GQ Saddam now hangs on my bathroom wall. A piece of history saved.


Alex Horton said...

Which brings me to a question: do you guys have any unique war trophies? I had to leave behind one of those weird metal self-flagellation tools after the wooden handle broke. It would have made quite the conversation piece.

Saif said...

Great read, as always.
I have a few war mementos, but nothing quite as unique as either of what you found.
An SKS bayonet that just happens to fit in a scabbard (found separately)
A russian training grenade body. I think I told the customs guy it was a can.
An old Iraqi Army helmet, still had the webbing.
I did find something I would have loved to keep, a mint condition Binelli over and under shotgun, with an inlaid seal in the buttstock. Never did find out what it was; kinda hard to decipher Arabic when you still have 4 rooms to clear :)
Didn't really pick up anything in Afghanistan.

Thanks for your service, thanks for writing about it, brother

Alex Horton said...


Pretty good haul nonetheless. Can you imagine if they let us keep weapons like in WWII? I'd have my own AK-47 arms depot with a few RPGs and Dragunovs in the back for special customers. A squad leader I knew found a (Bulgarian?) pistol that looked identical to an American M9. Could've easily been smuggled back but he got rid of it.

CI-Roller Dude said...

Well, this is the coolest thing I've seen all week!
I sort of kept a few things from my deployments...AK mags from the "Battle of Fallujah" and a few odds and ends from Bosnia.
When customs went through my foot locker I went home from Iraq, the dude didn't even look cause he knew I was such an honest guy. I should have stuff some good things in there...dang it.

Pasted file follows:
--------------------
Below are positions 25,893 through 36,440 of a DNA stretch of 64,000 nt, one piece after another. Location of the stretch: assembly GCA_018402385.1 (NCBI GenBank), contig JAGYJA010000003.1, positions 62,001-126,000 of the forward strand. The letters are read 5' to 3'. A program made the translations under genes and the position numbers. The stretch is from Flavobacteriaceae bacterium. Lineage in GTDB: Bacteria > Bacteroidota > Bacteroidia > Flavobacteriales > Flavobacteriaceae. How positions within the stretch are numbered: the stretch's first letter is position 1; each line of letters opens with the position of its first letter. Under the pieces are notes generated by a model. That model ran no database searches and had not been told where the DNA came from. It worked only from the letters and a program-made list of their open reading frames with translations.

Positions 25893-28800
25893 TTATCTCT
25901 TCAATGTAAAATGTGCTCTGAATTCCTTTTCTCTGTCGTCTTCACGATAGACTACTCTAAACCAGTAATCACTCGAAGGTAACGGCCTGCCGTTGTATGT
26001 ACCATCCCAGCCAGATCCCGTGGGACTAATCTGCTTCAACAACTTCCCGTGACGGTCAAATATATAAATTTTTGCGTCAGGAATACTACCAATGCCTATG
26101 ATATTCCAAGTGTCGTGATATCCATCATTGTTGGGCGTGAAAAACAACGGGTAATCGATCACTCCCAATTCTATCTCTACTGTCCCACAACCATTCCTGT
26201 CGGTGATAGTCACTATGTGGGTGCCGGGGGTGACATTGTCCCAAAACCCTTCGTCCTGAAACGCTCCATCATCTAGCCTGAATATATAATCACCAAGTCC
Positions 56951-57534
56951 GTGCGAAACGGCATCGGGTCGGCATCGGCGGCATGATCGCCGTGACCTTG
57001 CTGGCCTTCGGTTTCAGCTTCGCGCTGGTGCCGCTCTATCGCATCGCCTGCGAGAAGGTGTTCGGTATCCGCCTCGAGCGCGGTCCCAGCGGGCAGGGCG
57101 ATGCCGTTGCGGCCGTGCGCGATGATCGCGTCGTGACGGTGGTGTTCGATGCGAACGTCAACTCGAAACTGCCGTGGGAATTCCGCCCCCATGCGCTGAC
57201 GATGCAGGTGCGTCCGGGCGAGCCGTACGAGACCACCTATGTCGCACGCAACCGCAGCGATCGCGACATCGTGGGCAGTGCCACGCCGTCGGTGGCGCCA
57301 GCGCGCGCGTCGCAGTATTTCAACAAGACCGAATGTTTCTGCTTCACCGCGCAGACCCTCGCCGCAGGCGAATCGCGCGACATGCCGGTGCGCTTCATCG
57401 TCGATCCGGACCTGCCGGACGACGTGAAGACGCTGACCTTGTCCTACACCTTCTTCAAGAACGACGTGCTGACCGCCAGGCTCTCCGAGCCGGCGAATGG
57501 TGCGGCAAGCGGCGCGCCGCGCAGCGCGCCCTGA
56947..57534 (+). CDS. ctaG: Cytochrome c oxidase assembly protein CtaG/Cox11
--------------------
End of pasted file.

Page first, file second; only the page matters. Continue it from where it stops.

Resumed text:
MMMulling said...

You already know what Karl has, but in WA, he had his haul set up like an altar, like you do. Now there is no where in our house that would be appropriate for it. Maybe I should get him a shadow box so he could easily display his stuff. Then he wouldn't be able to touch them though if he wanted. I don't know. What do you think about the shadow box idea?

Alex Horton said...

You got away with that CI! For some reason AK mags were forbidden, which sucks because I found a cool one with a wooden outer casing.


A shadowbox is a good idea, especially to keep away the kids. I'm sure he wouldn't be too tempted to take it out of the box.

CI-Roller Dude said...

I put the AK mags in with my extra M-16 mags and made it easy for the REMFs checking them by having them all facing up. for some reason they were worried that we might ship home a few rounds of live ammo....hell, I can get all the ammo I want at work for free and throw away the brass!

Rick said...

You guys deserve those few spoils of war.

K. Mun said...

Interesting aspect of deployment I never thought about.

Good read, thanks!

Laurel said...

So, that explains why I've never been able to get a troop to send me a few specks of sand. What possible harm could that do? I consider specks of sand from the desert as unique as rocks from the moon. A great bit of writing, Alex! I always enjoy reading your stuff. ; )

J. said...

Definitely no grenades allowed, though.

Anonymous said...

I have some of the typical stuff from Desert Storm - Iraqi and French bayonets, ammo vests, half of a hollowed out CBU unit, that kind of thing. I had AK's that I traded away, I never saw the need for one back home even though I live in LA.

The story of getting it back is a good one though. They had postal units that would inspect what you mailed back, slap a sticker on it that it was OK, then you mailed it out. I put all my stuff in one bag at the bottom of the box and sought out the youngest, female postal soldier that I could smooze. I was going to do three card monty with the goodies, but she saw a French MRE in the box I was mailing and wanted one. I asked her what she had to trade and she said "I just won't inspect your stuff", so I told her I didn't have anything that wouldn't pass. So in trade, she gave me a couple of the inspection stickers that I could slap on a box and mail back whatever I wanted.

It was about two hours before we flew home. I ran, not walked to the Amnesty cans.

They had all just been cleaned out. Every one.